Halle Berry Wants To Redeem 'Catwoman' (But Its Sins Are Too Great)
Ever since Catwoman (2004) was declared possibly the worst comic book movie ever -- which it earned so hard that I won’t refer to it or its protagonist properly even once throughout this article -- Halle Berry, who plays the titular Feline Female, reacted to the backlash like a kid who brought an anime body pillow to prom. She put on a good front, acting as if she was in on the joke, to the point that she actually showed up in person to receive her 2005 Razzie Award for Worst Actor … which she later burned. But the longer she spent insisting that she wasn’t ashamed of filming scenes like THESE …
… the more it became clear that that weird sound emanating from Berry was her gritting her teeth in Morse Code to spell, “Will you PLEASE just let it go?” Recently, though, Berry finally dropped the act and said she’d like another shot at Kittylady, as a director, to redeem herself. But that’s like saying you would like to clean a used anime body pillow. God bless you for wanting to try but too many terrible things have gone down there.
There are two major problems with Tabbylass, but before we get to them, let’s just make like a cat and toy with our kill first by rattling off some of the movie’s lesser but still deadly sins. For one, Tomkatty is no longer the alter ego of Selina Kyle but rather of a timid artist named Patience Phillips, who, by all possible definitions, is a goddamn lich. She literally dies in the movie but remains on this mortal plane due to an immortal cat magic-ing her back and granting her super feline powers like enhanced speed, reflexes, and being really good at erotic basketball, just like all cats are.
Also, she discovers her talent for using a whip (another common cat ability) by swinging around a keg hose. Oh, and she’s also the latest in a long line of Mouser Mademoiselles going all the way back to Ancient Egypt. It bizarrely gets worse, though.
Ultimately, one of the biggest problems with Berry’s take on the comic book character is that the movie lacks its own identity. Nearly every part of it can be traced back to another movie or TV series. Patience’s origin involves being flushed down a pipe at a chemical factory, with the final scene showing the villain falling from a great height but not splattering like an anime body pillow filled with blood (or some … other bodily fluid)? Kinda sounds like Nicholson’s Joker from Batman (1989). The character starts out as a meek office worker badgered by her butthole boss but finds her wild, assertive side after becoming Fur-Baby Dame? That’s the exact change to the character that Burton pulled in Batman Returns, together with the character coming back from the dead.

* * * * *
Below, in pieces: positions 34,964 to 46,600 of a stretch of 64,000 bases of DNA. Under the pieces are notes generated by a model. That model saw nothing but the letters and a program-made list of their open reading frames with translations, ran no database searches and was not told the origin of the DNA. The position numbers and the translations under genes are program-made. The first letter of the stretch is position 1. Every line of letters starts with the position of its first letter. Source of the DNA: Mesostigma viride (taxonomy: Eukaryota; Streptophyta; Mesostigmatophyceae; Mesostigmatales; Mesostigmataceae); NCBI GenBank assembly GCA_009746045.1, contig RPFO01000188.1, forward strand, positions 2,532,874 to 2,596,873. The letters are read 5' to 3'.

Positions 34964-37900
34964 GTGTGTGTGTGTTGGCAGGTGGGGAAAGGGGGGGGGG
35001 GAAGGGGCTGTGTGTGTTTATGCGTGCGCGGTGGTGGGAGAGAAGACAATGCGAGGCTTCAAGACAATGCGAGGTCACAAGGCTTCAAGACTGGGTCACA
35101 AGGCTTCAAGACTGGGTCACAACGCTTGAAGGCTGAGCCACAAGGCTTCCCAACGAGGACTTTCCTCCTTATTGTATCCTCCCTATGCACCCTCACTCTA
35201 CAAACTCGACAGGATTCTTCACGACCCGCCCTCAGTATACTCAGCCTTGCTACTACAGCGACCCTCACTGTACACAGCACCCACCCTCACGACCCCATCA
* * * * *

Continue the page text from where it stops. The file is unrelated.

Actually, the movie “borrows” more than just a little bit from Burton, like when Patience cuts her hair with scissors in both hands, and it’s shot exactly like something from Edward Scissorhands. The thing is, though, the movie never goes all out with it. It’s clearly inspired by Burton, but it always dilutes the formula, which is why the chemical factory where Berry is killed or her evil company’s conference room looks like something Burton started working on but gave up after 10 minutes to crawl around the floor, pretending he was a spider. You can’t half-ass a Burton-esque esthetic. You either chug the entire bottle of the Red God’s tears and battle the Laughing Mother on the Children Teeth Plains for inspiration, or you don’t.
In the end, though, the movie simply makes no sense. The “plot” of Fraufeline, as it were, centers around Berry trying to stop a beauty cream from being released to the public because it leaves people sick/scarred if they stop using it. HOWEVER, the cream also turns your skin invincible (like “living marble”) if you keep using it long enough. Besides the issue of this having traces of Clayface’s origin from Batman: The Animated Series … why is this being sold as a cosmetic exactly?
The “villain” of the movie could make billions by selling it as a weapon to the military. Get a PR guy off of Craigslist, and they would turn the supposed bad guy into a national hero for inventing something that “helps protect US soldiers.” There is absolutely no reason to kill people to cover up the cream’s true nature. The product is a golden goose that’s being plucked for feathers to make down jackets for Chihuahuas. Yeah, you’re going to make some money, but there is a better way.
And that’s why Grimalkingirl deserves to remain in the litterbox of history.
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Top Image: Warner Bros. Pictures